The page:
As a senior in interdisciplinary science with a minor in sustainability, recent grad Gregg Legters ’12, along with construction management junior Colin Barbalace, worked on documenting the sustainable design features of the new WFIT studios. Gregg explains the highlights of the project below:
“A few students and I did some work identifying sustainable practices in the construction of the new WFIT studios, including identification of the Energy Star Profile credit opportunity, baseline scoping (Elizabeth Rose), and a boundary outline (Colin Barbalace.)
Here is a short list of concrete WFIT sustainability/green features:
- “Green” construction activity
- The site was leveled in such a way that storm water would not harm the nearby “jungle.”
- Dust screens and other air pollution practices were implemented to keep local air quality in check—meaning, employees and students breathed less hazardous construction dust and cars in nearby parking lots weren’t caked with construction dirt.
- “Green” materials
- Much of the torn down and excess materials were recycled.
- Most existing trees on the construction site were protected and still stand.
- Low VOC materials were used. Many building materials break down over time (like carpet) and are inhaled by the building occupants. Some compounds are famous for being carcinogens. Low VOC means WFIT will not have that problem.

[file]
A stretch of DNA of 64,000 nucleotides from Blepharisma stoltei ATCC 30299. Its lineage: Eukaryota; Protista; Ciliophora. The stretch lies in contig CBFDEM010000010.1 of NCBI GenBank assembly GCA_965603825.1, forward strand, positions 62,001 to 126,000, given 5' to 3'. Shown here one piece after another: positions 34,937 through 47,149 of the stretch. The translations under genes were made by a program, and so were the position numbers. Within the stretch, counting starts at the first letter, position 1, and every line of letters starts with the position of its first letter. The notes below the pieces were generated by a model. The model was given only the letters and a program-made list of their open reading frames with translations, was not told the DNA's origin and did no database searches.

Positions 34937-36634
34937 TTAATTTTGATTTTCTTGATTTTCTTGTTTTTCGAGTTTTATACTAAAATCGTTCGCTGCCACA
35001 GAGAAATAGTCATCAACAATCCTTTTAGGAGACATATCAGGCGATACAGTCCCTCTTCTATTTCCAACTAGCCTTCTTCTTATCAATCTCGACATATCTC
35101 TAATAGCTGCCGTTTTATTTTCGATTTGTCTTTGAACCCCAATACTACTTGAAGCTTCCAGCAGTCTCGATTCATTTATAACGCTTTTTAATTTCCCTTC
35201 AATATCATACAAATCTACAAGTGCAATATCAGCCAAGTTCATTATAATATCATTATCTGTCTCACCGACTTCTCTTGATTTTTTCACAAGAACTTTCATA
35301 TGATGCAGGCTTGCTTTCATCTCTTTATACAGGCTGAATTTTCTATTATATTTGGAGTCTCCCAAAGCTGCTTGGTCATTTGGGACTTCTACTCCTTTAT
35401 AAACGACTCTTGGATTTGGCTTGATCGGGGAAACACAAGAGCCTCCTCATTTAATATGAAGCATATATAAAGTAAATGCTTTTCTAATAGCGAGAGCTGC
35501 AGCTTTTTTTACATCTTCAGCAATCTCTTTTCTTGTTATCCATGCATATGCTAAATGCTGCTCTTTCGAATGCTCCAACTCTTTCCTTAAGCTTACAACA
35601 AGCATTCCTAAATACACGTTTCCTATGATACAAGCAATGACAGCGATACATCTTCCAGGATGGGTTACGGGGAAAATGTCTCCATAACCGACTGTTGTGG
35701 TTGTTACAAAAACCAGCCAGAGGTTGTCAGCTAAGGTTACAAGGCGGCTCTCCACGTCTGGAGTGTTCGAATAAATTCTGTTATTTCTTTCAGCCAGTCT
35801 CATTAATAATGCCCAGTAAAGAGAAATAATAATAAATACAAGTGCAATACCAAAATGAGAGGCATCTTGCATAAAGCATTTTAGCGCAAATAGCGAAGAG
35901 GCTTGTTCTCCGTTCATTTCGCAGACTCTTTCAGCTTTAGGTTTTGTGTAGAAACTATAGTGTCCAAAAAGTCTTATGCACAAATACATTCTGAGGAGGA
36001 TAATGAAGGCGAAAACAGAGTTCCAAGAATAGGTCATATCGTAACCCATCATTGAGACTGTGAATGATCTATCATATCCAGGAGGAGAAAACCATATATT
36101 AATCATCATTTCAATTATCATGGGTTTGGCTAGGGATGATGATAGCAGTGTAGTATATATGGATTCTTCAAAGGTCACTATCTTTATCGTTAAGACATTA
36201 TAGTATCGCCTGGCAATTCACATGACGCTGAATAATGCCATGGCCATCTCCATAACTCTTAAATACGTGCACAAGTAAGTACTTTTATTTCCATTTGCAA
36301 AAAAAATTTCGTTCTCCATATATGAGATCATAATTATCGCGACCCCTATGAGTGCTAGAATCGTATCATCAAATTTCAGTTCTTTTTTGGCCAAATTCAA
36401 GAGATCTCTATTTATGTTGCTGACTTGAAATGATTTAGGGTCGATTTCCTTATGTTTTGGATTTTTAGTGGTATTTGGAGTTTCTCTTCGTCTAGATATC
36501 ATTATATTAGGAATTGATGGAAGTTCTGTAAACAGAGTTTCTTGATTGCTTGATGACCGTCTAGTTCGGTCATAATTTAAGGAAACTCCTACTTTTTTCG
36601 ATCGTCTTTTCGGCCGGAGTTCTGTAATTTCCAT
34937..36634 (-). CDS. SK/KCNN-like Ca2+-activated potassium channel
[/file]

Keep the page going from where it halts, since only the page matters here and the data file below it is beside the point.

- “Green” operation
- Low water-usage and efficient light fixtures are planned—meaning, less coal burned and lower utilities cost.
The celebration of level-headed “green”
There are a lot of flashy building projects that have gardens on the roof, buy carbon credits and generate their own power. While those buildings have inspiring features, the real heroes of America’s Green Building Infrastructure look a lot like the new WFIT studios. These projects are “right-sized” for their purpose, rather than over-consuming materials. They hit all the major efficiency points without emptying the coffers, are comfortable to be in, and are in a neighborhood near you. If you look at the socially and environmentally responsible practices that went into WFIT and then look at its budget, you realize a lot of thought and planning went into it.